Remote working and cyber risks

Working from home is the order of the day and there is every reason to believe remote working will become a permanent fixture in the UK business world. But a key issue for law firms and for every individual lawyer and staff member who is remote working is the associated cyber risk – particularly for the more traditional law firm.

The reality is, since the lockdown measures were implemented, all businesses including law firms have had to make huge changes to facilitate the smooth transition from running operations from physical premises to enabling lawyers and staff to work effectively from home. This has involved a significant sea change in approach, both in forms of communications and in understanding among employees from top down.

At the same time, clients have had to be brought with them. They will still need (or want) their legal issues to be dealt with. But client expectations are not always easy to manage – and the need for social isolation and the current lockdown means some clients’ expectations will be heightened while others will be less demanding as, for instance, their house move is stalled or their court hearing is postponed.

Firms undergoing such changes must ensure they carry out due diligence as normal. If you fail to do so, you risk breaching your regulatory duties and you also risk a cyber attack. As Law Society president Simon Davis said recently, cyber criminals and fraudsters are “circling like vultures”.


Firms have been warned in recent weeks of a very clear and present danger of cyber attack because of the pandemic and the vast increase in remote working. In late April, the Solicitors Regulation Authority (SRA) warned firms to be extra vigilant around cyber security amid growing reports that cyber criminals are capitalising on homeworking lawyers (among other targets). In response to the pandemic, the SRA updates its information for firms on the heightened cyber risks on 9 April 2020.

Recent figures illustrate the dangers. In April, Google reported that it was blocking more than 18m coronavirus-themed scam emails every single day. Meanwhile, the UK’s National Cyber Security Centre (NCSC) reported a staggering 400 per cent increase in cyber-attacks across all businesses here in the UK during the first two weeks of lockdown.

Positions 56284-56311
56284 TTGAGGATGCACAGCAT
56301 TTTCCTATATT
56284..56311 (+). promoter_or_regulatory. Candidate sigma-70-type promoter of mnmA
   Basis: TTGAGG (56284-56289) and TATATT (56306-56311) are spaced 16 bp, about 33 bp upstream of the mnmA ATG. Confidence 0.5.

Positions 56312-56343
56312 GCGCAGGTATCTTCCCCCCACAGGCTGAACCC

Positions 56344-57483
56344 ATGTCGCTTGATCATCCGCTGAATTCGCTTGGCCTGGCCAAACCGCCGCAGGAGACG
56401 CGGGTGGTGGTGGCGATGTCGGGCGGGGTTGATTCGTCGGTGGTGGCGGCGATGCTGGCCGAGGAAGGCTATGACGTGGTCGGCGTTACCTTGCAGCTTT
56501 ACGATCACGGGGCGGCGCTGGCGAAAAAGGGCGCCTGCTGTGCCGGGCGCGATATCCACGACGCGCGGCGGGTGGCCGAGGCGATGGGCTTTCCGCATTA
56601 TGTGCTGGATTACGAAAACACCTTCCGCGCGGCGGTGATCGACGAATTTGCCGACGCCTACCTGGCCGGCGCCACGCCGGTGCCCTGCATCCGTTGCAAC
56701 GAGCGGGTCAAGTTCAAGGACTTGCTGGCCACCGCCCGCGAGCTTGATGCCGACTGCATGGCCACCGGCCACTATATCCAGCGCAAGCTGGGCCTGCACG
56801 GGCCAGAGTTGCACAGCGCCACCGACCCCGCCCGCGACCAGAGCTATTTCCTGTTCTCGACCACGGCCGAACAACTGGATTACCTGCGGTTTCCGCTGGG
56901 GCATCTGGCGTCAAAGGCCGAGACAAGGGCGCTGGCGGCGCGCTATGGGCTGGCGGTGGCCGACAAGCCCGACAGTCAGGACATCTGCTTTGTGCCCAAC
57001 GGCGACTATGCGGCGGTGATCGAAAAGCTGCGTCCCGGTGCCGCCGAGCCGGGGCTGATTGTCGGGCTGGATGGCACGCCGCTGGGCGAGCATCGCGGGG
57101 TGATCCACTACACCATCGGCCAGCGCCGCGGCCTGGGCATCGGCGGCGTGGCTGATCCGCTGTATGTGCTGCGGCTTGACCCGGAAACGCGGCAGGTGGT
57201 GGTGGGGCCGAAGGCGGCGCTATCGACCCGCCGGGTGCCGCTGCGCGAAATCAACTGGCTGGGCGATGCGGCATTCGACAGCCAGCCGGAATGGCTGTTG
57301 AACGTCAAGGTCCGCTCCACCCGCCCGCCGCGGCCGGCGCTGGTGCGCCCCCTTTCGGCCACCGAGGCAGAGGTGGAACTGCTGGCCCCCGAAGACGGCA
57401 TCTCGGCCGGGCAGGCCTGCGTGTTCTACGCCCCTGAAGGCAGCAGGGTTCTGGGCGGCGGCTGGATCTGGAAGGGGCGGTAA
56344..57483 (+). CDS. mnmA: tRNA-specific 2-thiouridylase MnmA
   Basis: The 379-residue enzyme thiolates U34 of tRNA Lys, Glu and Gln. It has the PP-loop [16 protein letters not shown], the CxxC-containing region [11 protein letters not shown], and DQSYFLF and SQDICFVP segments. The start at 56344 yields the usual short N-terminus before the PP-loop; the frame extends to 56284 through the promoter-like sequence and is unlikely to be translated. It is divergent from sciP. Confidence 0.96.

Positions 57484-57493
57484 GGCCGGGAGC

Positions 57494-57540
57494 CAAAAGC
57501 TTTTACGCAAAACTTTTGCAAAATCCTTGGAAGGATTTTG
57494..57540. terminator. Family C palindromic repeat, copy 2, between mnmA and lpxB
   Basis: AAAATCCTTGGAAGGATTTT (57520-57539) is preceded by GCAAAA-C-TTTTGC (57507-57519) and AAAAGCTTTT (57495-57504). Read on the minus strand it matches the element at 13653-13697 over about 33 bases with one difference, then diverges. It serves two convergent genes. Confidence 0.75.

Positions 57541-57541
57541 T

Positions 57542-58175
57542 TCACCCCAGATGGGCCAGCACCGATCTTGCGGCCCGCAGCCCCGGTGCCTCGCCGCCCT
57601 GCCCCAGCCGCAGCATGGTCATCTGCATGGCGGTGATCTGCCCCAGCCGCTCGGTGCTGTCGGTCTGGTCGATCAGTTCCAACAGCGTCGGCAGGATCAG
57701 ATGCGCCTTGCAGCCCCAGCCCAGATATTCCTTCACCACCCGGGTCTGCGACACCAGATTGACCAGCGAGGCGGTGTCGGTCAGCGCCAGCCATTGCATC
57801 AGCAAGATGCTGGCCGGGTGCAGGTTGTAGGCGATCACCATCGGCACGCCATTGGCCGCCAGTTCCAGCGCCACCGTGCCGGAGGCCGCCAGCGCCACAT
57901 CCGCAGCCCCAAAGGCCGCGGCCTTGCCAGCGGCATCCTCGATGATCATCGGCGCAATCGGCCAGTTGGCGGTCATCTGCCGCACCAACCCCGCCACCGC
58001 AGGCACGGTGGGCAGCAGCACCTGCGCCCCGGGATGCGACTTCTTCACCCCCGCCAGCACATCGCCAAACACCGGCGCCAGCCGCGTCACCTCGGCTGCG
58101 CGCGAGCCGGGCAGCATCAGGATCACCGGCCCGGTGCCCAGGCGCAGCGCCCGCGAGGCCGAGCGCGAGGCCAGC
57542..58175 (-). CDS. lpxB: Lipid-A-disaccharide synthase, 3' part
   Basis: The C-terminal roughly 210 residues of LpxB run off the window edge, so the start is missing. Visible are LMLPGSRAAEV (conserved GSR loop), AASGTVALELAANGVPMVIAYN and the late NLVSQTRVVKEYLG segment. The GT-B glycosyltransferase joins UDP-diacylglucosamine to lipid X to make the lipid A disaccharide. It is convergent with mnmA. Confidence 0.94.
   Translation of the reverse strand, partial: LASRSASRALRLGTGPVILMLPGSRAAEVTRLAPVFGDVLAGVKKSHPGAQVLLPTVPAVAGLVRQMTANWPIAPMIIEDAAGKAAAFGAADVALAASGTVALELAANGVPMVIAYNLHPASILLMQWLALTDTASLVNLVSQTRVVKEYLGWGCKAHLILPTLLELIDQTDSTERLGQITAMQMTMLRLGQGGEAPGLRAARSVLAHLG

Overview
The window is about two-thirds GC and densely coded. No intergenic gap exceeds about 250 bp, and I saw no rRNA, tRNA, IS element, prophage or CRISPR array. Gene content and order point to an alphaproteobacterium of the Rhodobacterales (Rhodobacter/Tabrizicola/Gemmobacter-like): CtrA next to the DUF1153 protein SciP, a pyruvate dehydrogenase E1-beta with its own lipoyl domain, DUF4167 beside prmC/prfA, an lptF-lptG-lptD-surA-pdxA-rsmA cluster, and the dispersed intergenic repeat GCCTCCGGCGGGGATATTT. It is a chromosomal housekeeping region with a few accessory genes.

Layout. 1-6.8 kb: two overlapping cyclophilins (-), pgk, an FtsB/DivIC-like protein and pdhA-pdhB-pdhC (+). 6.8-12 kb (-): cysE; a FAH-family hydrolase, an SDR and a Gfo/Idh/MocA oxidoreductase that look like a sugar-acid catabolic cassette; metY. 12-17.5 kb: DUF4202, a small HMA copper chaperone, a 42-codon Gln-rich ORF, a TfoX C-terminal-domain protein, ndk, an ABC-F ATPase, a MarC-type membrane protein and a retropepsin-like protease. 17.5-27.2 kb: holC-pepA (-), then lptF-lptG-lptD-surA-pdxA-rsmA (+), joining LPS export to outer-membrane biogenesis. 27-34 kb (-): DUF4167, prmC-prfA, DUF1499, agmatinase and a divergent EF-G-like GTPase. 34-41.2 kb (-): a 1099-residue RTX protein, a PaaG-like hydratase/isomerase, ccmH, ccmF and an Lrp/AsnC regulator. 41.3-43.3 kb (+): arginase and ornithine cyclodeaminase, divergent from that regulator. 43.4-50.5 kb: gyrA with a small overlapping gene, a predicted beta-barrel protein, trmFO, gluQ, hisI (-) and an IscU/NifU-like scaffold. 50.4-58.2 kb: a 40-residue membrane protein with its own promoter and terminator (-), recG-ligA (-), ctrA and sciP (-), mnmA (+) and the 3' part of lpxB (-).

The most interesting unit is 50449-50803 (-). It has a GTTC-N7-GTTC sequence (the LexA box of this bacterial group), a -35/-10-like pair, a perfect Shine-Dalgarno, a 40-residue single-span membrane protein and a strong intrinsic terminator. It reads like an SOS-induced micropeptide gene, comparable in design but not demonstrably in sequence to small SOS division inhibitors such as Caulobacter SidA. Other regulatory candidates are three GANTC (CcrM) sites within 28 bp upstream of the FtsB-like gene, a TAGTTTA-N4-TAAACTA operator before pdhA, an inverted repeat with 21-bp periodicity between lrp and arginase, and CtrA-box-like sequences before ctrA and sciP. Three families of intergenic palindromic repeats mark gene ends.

Specialists are also warning that cyber criminals are becoming increasingly sophisticated and targeted. In one case involving a law firm target, criminals attempted to create a standing order for £4,000 a month from the firm’s client account.

Criminals are taking advantage of remote workers using their home wifi and their increasing exposure from using personal devices for large volumes of legal and other work that they would not normally due. There is the risk of being overlooked, of hacking into web cams, cameras and Zoom meeting interlopers during the lockdown.
There’s also the added risk of being exploited through your email inbox: there are many reports of phishing emails purporting to request login details and other confidential information on the pretext of covid-19 disruption and of fraudulent ‘special offers’ that are too good to be true. The NCSC gives useful guidance on how to identify phishing emails, for instance, those addressed to ‘valued customer’ or ‘colleague’ or contains what the NCSC calls a “veiled threat” to act urgently or to click immediately.

So if you receive an email asking for information, take a cynical approach and be slow to respond. Avoid clicking on any attachments or links in the body of the email unless you are absolutely certain you know what it is, who the email is from and you are sure it is legitimate.

As SRA chief executive Paul Philip says: “Cybercrime is a priority risk for the legal sector and it’s not going away during the Covid-19 pandemic. Criminals are always looking to take advantage and they know that security arrangements are likely to have changed as people move to homeworking.”

The Law Society has also launched a new cyber security campaign which includes providing firms with revised guidance on preventing frauds and scams, offering online training and advice on how to safely deliver legal services online and how to utilise effective legal technology during the crisis. Davis said the Society will continue to raise awareness of the dangers of online fraud during the crisis and how to prevent it.

It is for data controllers to take the necessary steps to make sure personal data continues to be held securely – undoubtedly a particular challenge in the context of mobile devices being used for work purposes at home. Notwithstanding the urgency of the lockdown and its strategic and logistical challenges, there remains the regulatory expectations to ensure systems are secure and appropriate processes and procedures are in place.

The SRA has made it clear that firms are still expected to comply with their regulatory obligations during the pandemic, even if it will take a “pragmatic and proportionate approach” to its compliance approach in the event of a breach – whatever such a vague proposition means.

Regular compliance checks should be undertaken. Firm leaders should also consider engaging with the NCSC’s Exercise in a Box. This could be considered as the cyber equivalent of Exercise Cygnus (the pandemic simulation exercise carried out by NHS England in 2016).

To find out more about protecting your firm from cyber attacks, money laundering and more, take a look at our newest Mandatory Skills Webinars here.


Posted on 11.05.20